Timecode seminar

David S. Wall

 School of Law, University of Leeds

Wednesday 24th February 2010, 6pm, On Location, National Media Museum

“Elvis and the Synoptic Panopticon: Intellectual Property and Popular Culture in the Information Age”.

In this talk I draw upon socio-legal research conducted into the ways that intellectual property regimes that protect celebrity, music and also luxury fashion brands act in the information age. Using the specific examples of Elvis’s celebrity, and also music downloads and the counterfeiting of fashion goods I will explore the contemporary debate over intellectual property rights, then critique the orthodox theoretical arguments underpinning IP regimes. Arguments, which, it will be argued, grossly underplay and undervalue the creative role played by consumers in the life of an intellectual property today. This omission is to the detriment of both popular culture in general and also to the rights holder.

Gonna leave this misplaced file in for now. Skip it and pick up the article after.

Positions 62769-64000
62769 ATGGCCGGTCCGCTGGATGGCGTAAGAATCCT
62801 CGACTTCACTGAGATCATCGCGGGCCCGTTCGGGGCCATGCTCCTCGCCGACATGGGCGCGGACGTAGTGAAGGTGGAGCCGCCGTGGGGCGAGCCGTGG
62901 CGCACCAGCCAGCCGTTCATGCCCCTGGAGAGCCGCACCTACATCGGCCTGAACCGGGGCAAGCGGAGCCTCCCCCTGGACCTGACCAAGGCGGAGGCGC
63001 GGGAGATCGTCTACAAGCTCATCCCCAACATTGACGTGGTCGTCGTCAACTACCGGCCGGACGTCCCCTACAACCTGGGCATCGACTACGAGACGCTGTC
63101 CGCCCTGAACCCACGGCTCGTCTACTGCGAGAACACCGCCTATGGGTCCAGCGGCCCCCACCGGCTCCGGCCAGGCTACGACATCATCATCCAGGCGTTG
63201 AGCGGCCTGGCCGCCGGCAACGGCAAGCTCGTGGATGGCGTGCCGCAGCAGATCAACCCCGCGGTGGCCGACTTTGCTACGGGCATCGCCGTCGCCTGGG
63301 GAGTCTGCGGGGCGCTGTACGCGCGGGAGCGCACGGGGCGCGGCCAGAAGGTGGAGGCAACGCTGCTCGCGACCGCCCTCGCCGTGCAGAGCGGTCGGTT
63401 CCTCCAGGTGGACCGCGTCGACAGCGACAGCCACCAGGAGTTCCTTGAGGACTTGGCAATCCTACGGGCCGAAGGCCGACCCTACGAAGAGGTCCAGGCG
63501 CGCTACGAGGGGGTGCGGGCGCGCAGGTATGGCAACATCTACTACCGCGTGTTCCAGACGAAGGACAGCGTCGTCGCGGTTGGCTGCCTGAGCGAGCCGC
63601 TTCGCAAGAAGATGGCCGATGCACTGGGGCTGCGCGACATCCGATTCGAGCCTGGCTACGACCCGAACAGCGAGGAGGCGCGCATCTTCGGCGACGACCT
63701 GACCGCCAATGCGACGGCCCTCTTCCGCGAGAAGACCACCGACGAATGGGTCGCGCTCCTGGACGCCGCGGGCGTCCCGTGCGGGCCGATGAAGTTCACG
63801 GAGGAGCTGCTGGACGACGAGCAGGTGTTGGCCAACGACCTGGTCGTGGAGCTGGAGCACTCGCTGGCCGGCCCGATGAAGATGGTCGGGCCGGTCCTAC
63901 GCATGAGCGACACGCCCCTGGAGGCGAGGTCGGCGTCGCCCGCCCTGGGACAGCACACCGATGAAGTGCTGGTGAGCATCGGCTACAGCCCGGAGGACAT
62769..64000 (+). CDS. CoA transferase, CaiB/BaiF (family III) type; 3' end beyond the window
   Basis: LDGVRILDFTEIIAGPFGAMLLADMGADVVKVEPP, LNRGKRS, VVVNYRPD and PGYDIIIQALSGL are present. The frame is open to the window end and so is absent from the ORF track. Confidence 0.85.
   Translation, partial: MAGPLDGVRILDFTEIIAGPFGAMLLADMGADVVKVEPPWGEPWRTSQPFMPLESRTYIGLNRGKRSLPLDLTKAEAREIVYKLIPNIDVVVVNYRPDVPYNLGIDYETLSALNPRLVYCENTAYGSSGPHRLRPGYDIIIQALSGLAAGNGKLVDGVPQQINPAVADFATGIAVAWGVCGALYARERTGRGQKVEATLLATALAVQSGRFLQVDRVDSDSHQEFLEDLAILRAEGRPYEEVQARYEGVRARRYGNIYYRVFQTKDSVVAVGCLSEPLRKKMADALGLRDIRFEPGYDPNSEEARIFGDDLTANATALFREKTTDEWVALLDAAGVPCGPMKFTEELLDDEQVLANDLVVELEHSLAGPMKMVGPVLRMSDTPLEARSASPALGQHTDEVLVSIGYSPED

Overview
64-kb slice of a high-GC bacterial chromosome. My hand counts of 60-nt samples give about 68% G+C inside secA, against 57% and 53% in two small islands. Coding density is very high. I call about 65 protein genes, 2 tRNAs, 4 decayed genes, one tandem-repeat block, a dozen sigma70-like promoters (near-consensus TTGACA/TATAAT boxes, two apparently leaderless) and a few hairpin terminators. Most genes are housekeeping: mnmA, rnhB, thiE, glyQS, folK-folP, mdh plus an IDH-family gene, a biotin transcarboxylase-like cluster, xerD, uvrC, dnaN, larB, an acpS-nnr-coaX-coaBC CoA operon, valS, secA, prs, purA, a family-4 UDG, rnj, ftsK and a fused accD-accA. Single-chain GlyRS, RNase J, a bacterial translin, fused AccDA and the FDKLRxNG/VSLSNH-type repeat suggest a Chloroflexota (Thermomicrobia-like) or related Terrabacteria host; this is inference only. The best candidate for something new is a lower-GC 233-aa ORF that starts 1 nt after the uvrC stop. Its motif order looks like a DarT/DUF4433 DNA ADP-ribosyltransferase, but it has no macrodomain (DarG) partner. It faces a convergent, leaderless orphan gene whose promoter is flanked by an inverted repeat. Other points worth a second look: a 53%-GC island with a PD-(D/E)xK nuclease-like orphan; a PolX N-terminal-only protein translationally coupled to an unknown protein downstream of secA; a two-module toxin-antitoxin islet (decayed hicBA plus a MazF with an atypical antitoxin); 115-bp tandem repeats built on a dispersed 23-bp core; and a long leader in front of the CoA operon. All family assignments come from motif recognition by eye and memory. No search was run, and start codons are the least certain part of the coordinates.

David S. Wall is Professor of Criminal Justice and Information Society at the University of Leeds, where he also conducts research and teaches in the fields of criminal justice and information technology, policing and cyberlaw. Head of the School of Law (2005-2007; 2010-2013) and Director of the Centre for Criminal Justice Studies (2000-2005), David’s specialist area of research is criminal justice and information technology an area in which he conducted many research projects and has published a wide range of articles and books.

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